In most states an engagement ring is considered a gift and as such you may have no legal recourse to get the ring back. Talk to a matrimonial attorney in your locale to determine what the local courts do wit this kind of action. If you have rights you may have to sue to get the ring back.
When deciding if you should sue someone there are two essential requirements. First, did the person who you think violated your rights have a duty to refrain from the activity that you think would form the basis of a suit or did they have a legal duty to do something and they did not do it. It is very difficult to determine the answer to that question based on the facts you list because it will depend on State law and possibly administrative law in your State and under Federal Law.
The second essential is where there compensable damages? Damages for which a Court can award you monetary awards or injunctive relief (order the other person to do something or stop doing something). If you have both of these elements you may sue.
However, lawsuits take a high degree of expertise and cost money. Many clients have come to me through the years and stated that the money did not matter to them, just the principal of the issue! When I tell them how much I and other lawyers charge by the hour it becomes obvious to them that the value of the lawsuit damages is very important.
You can seek out your lawyer referral service to seek counsel. There are agencies of the State and Federal Government you may want to contact. Talk to a lawyer before you decide to sue someone for expert legal advice!
Disclaimer: This answer does not constitute legal advice. I am admitted in the States of New York, New Jersey and Massachusetts only and make no attempt to opine on matters of law that are not relevant to those three States. This advice is based on general principles of law that may or may not relate to your specific situation. Facts and laws change and these possible changes will affect the advice provided here. Consult an attorney in your locale before you act on any of this advice. You should not rely on this advice alone and nothing in these communications creates an attorney client relationship. The opinions expressed herein are those of the author only and the fact that he has worked as an Assistant District Attorney; State Supreme Court Clerk; Special Assistant United States Attorney (Hawaii); Assistant Cornell University Counsel or Judge Advocate, United States Marine Corps should not be relied upon to assume that these statements reflect the policy of these organizations.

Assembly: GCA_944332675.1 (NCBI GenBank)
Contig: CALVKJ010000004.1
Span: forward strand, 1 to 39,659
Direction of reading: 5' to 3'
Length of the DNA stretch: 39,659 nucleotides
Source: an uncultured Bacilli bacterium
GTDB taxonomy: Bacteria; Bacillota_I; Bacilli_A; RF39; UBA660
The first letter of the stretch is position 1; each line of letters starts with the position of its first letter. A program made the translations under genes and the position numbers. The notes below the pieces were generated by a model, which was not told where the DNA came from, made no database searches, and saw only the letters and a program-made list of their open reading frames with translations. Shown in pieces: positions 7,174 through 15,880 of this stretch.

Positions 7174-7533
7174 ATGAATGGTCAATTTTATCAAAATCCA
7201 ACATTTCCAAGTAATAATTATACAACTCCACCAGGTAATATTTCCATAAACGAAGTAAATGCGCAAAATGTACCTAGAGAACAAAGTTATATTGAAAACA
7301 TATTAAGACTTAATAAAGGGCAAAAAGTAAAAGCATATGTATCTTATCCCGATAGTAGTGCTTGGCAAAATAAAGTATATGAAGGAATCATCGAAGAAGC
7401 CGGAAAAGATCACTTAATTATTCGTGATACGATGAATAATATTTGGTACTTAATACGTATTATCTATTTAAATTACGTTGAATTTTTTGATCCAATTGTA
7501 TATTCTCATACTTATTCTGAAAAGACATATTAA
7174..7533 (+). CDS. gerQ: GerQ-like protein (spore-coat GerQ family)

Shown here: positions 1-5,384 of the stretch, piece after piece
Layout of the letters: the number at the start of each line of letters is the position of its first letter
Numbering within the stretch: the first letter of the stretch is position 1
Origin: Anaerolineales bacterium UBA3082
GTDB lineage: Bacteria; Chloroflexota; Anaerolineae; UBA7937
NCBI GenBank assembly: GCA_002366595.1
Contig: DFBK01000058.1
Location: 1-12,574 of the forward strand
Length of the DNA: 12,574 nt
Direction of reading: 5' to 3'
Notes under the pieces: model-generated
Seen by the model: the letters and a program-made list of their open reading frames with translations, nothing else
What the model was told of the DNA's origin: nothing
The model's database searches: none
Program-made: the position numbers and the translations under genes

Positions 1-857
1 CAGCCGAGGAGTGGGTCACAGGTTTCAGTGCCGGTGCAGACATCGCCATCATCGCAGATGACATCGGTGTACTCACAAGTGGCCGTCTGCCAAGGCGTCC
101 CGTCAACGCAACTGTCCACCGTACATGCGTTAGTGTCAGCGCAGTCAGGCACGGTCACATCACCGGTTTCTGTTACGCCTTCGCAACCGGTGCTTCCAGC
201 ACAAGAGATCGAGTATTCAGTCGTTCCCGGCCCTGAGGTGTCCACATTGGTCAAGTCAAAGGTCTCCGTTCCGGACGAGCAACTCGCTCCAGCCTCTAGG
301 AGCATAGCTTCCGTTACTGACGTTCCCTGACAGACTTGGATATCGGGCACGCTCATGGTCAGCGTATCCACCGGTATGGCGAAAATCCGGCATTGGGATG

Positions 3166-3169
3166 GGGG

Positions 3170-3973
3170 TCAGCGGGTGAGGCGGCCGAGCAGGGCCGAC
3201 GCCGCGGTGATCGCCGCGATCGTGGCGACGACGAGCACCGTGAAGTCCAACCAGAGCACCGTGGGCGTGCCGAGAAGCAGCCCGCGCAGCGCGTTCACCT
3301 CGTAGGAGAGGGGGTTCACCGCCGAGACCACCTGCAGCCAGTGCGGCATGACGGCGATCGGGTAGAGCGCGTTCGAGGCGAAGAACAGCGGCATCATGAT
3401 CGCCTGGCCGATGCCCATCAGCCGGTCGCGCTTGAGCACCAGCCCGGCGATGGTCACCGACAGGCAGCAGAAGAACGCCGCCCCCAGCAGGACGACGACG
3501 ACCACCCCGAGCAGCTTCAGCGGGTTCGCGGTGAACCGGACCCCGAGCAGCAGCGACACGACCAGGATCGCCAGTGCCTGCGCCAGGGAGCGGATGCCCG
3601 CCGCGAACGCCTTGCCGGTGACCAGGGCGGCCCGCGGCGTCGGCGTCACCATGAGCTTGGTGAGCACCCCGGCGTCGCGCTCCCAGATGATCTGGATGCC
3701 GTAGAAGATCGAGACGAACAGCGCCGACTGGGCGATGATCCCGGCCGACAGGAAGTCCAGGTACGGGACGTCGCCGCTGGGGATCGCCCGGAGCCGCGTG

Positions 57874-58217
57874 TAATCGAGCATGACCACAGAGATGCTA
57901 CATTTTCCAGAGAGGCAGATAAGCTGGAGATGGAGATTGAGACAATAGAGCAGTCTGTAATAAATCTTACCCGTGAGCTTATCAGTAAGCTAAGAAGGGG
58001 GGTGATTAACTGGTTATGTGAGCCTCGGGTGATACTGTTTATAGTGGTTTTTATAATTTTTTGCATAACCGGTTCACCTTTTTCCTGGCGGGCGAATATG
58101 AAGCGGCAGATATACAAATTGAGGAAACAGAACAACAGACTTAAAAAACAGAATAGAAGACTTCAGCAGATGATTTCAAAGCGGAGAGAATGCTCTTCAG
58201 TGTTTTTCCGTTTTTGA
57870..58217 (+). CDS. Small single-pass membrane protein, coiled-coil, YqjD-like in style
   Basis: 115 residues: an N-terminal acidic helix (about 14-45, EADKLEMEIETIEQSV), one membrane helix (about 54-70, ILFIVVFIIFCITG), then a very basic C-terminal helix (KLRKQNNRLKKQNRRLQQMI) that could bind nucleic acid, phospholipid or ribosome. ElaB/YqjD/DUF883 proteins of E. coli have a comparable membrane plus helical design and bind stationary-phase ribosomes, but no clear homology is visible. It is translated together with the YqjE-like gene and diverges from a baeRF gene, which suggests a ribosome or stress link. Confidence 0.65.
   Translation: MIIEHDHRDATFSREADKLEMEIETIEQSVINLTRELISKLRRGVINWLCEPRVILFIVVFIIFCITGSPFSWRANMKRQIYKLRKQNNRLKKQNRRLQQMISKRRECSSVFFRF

Your question is very general and I am not certain whether all of the material facts have been disclosed. I assume for purposes of your question that both you and your ex-girlfriend reside in Connecticut.
The law in Connecticut regarding your situation is in flux. About 50 years ago, the Court of Common Pleas decided that whether the donee had to return the engagement ring depended on the relative fault of the parties. Thus, if you did not carry through with your promise to marry her, you would be considered at fault and could not recover the ring.
The modern view is that fault should not be a factor in determining who keeps an engagement ring. Rather, the gift of the engagement ring is a conditional gift, the condition being the subsequent marriage of the parties. If the marriage does not take place, the condition has not been met and the ring should be returned to the donor (regardless of fault).
In a recent Superior Court decision, Thorndike v. Demirs, the court adopted the modern no-fault rule and compelled the donee to return the ring. If you file a lawsuit seeking return of the ring, there is authority supportive of your position. Moreover, the majority of states are adopting the modern no-fault rule. I do not know whether you will ultimately prevail, but the law is favorable to your position.